Every week or so we like to have a fun “10 questions” session with one of our contributors to the Indie Craft Sampler. Some serious, but mostly fun questions. This week we are talking with one of our April contributors, Sara Louise Tucker.
1. When do you know you wanted to be an artist?
When I was around 15 I started drawing, but very often I would be absolutely disgusted with what I had drawn, like a physical feeling of being almost ready to puke. For real! It was so strange and I did not experience this with anything else I did, so I just had to keep trying until I was able to draw something that did not produce that effect. Finally, when I was able to draw something that didn’t horrify me, I felt such a relief. I thought there was something to this so I have never stopped trying to not disgust myself since. But still today, omg, in some drawings that same feeling peeks in a little detail so I keep going.
2. In your info I saw that you you spend half the year in Lisbon, Portugal. Tell us about that amazing opportunity…
I grew up in Portugal, but I have been in the U.S. on and off for 20 years now. Lisbon is one of the greatest cities ever. I would recommend visiting it to everyone who hasn’t. It also has a great art and cultural scene. I’ll be going there in a few months again. Can’t wait!
3. Your work focuses on nostalgic imagery from the 60’s and 70’s. What got you interested in this time period?
I believe the cultural and design aspects of this period have become iconic of modern day society. Much like the Greeks made the statues of gods and gymnasts, we have the movie and rock stars of the 60s and 70s as our heroes. Many objects from that period cary layers of significance that are immediate and ingrained in our culture. If I make a drawing of painting of a Viewmaster, for instance, the viewer might not know what it is but it somehow represents what I like to call a nostalgy for the future, a futuristic object coming from the past. In those times there was an optimism in a brilliant scientific future and it comes across in a lot of design from that era. Anyway, regardless of how one interprets it, objects and graphics from that era have a tendency to be iconic and represent multiple layers of meaning, so they are very interesting to me as an artist.
4. Where do you get inspiration for new art work?
I get inspirations mostly from reading, music and film. I also tend to work doing a series and not individual pieces, so when something strikes me as interesting, either because of its content or its graphic properties, the first thing I do is look for other similar examples of that object or topic. If there is a possibility of a series I may start doing it, however I have to feel a strong sort of impulse to do it at this point, if I don’t feel that I save my research in a folder on the computer and leave it. I have hundred on unrealized ideas stored this way.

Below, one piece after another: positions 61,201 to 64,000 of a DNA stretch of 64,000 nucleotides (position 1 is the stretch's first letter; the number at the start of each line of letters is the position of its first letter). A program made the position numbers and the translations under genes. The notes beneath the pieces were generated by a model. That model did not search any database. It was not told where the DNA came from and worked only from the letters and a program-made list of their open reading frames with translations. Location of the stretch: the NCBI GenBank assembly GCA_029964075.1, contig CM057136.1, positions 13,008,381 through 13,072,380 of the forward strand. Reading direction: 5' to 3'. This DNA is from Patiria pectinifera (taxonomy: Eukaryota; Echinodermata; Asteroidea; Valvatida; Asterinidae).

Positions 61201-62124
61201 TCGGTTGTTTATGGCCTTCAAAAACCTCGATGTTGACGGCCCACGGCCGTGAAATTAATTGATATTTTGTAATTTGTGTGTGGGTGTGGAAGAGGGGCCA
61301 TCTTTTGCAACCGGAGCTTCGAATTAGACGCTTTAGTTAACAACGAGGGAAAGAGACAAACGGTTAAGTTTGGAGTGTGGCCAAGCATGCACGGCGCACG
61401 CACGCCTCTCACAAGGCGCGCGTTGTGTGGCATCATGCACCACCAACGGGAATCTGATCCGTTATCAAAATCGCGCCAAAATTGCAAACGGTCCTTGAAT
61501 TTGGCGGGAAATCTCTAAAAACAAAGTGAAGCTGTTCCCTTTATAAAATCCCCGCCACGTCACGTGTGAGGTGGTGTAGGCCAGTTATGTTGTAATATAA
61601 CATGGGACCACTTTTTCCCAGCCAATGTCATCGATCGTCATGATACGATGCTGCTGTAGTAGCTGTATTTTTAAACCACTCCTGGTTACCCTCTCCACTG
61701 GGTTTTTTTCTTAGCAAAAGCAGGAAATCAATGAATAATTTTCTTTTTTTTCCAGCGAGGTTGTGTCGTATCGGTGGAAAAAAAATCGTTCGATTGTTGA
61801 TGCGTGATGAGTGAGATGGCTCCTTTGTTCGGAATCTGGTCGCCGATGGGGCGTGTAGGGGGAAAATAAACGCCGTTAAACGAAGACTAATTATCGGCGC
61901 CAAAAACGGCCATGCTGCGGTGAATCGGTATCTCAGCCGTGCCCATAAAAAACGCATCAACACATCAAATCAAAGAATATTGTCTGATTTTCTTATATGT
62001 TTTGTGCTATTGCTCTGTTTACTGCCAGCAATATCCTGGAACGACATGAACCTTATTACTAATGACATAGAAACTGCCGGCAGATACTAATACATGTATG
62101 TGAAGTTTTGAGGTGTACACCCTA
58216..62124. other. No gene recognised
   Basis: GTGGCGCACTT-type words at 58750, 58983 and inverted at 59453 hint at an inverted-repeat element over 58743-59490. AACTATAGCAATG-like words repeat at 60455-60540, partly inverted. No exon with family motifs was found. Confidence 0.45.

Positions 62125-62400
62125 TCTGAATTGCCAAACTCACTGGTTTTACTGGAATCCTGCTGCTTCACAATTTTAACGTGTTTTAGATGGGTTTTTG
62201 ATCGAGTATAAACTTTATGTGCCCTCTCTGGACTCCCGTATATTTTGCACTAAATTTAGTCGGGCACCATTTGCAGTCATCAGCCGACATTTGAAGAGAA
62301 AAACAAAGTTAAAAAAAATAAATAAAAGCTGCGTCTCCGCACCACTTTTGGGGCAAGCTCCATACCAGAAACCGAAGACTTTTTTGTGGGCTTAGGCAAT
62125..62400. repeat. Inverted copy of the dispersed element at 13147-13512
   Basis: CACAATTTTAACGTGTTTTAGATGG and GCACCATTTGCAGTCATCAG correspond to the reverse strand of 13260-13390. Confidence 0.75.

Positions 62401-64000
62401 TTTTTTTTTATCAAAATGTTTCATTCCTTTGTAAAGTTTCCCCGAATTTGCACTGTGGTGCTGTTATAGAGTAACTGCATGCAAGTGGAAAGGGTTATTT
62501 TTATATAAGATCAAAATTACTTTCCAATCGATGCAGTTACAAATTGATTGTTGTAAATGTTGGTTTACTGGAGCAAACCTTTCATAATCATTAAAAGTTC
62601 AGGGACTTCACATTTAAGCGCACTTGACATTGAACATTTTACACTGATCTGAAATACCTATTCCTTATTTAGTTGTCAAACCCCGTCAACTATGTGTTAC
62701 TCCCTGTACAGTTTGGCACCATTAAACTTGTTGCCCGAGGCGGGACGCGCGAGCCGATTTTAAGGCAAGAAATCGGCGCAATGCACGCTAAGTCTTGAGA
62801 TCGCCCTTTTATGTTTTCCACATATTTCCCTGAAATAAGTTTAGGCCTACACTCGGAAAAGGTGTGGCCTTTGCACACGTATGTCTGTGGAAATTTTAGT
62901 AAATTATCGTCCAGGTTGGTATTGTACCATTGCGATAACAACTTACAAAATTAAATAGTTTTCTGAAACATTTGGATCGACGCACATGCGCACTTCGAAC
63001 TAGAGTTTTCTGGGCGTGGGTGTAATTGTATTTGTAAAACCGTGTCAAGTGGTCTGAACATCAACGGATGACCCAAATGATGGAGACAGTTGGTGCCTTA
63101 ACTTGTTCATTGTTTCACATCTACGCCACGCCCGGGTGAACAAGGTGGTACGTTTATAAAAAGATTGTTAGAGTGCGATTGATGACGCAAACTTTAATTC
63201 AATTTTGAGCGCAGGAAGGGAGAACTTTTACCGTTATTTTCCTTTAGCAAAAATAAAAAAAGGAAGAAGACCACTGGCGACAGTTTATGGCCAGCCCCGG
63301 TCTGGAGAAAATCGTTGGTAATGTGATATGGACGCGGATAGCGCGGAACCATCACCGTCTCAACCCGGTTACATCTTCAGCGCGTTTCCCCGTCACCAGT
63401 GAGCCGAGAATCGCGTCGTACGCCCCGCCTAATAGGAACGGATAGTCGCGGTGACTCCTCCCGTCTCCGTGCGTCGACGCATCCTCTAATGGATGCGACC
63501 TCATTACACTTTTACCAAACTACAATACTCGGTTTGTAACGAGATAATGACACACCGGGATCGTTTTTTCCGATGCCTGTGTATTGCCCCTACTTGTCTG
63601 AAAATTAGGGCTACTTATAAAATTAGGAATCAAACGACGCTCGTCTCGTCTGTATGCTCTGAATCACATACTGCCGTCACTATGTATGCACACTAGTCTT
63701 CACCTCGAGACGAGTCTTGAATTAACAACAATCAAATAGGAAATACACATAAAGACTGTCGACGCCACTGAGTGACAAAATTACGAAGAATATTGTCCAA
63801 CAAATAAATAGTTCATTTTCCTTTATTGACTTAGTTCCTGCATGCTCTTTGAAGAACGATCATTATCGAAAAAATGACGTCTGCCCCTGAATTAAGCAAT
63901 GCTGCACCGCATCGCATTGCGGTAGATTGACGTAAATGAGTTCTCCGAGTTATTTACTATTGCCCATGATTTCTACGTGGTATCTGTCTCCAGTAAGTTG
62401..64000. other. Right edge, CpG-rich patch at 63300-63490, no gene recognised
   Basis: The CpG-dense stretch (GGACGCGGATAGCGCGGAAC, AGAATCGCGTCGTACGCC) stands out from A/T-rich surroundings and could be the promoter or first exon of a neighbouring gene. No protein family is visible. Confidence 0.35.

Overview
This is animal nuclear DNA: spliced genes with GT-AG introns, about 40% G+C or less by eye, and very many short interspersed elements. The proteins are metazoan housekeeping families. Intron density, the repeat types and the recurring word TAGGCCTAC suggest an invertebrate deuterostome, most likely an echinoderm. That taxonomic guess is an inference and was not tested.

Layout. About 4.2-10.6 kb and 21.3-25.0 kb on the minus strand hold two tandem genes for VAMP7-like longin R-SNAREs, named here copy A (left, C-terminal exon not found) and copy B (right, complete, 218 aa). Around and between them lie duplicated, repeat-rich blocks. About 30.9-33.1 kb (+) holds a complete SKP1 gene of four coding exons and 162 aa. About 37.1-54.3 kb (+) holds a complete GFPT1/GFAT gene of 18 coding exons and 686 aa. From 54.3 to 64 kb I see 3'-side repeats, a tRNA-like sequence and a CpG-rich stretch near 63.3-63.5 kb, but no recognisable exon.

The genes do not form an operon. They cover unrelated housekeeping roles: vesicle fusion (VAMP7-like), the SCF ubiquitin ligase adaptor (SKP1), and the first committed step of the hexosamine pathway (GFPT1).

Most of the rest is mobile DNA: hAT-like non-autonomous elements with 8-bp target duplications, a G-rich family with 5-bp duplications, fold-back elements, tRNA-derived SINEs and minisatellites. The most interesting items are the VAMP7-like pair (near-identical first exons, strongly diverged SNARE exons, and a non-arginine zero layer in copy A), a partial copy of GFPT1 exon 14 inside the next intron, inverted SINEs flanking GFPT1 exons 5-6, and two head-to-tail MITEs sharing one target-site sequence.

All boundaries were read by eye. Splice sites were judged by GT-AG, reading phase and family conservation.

5. What is the view like out your bedroom window?
Trees. Nothing but trees.
6. What was the best Halloween costume you ever had?
I am not a big halloween person, however the best costume I have ever made was for my kids, they were dice. It is a very easy craft with cardboard boxes, white paint and black sticker paper. They looked great. Look it up online, Halloween Dice Costume or something, there are many examples.
7. Do you have any recurring dreams? What about?
The type of dream I have the reoccurs a lot is arriving at a town or a place (the places vary) and trying to find someone there but not being able too, I try to call them but somehow either I don’t remember their number or something happens that stops me from doing so. I try to go look for them at their home but I get lost. And so on and on. I’ve had this dream with several people as subjects, usually people I really want to see. What do you suppose that means? Another recurring dream I had was going through my grandfather’s house and finding new rooms and secret passageways, that was a great dream. Haven’t had it in a while, though.
8. If you could have chosen your own name, what would it be?
I did chose my name! 🙂
9. If you had a time machine, where and when would you go?
The future, definitely the future.
10. And finally, why should people visit your shop?
I love Etsy and what it stands for. I hate the over inflated art world and at Etsy artists and craftspeople are able to skip the middleman and sell their products directly. In my opinion the most interesting work in art is being produced today in venues like this. I think we should support all artists on Etsy, including me, we are changing how art is done and how artists can live off their art in a more honest and direct way. So, yes, please visit Etsy today and buy something directly from an artist. This is the way to go and I know that we all thank and appreciate so much everyone who supports us in this way!
Sara Louise Tucker is a super colossal contributor for the April Samplers where she contributed 100 of her amazing illustrations. Her Etsy shop is still waiting for it’s first sale so go visit, show her love & support a great artist!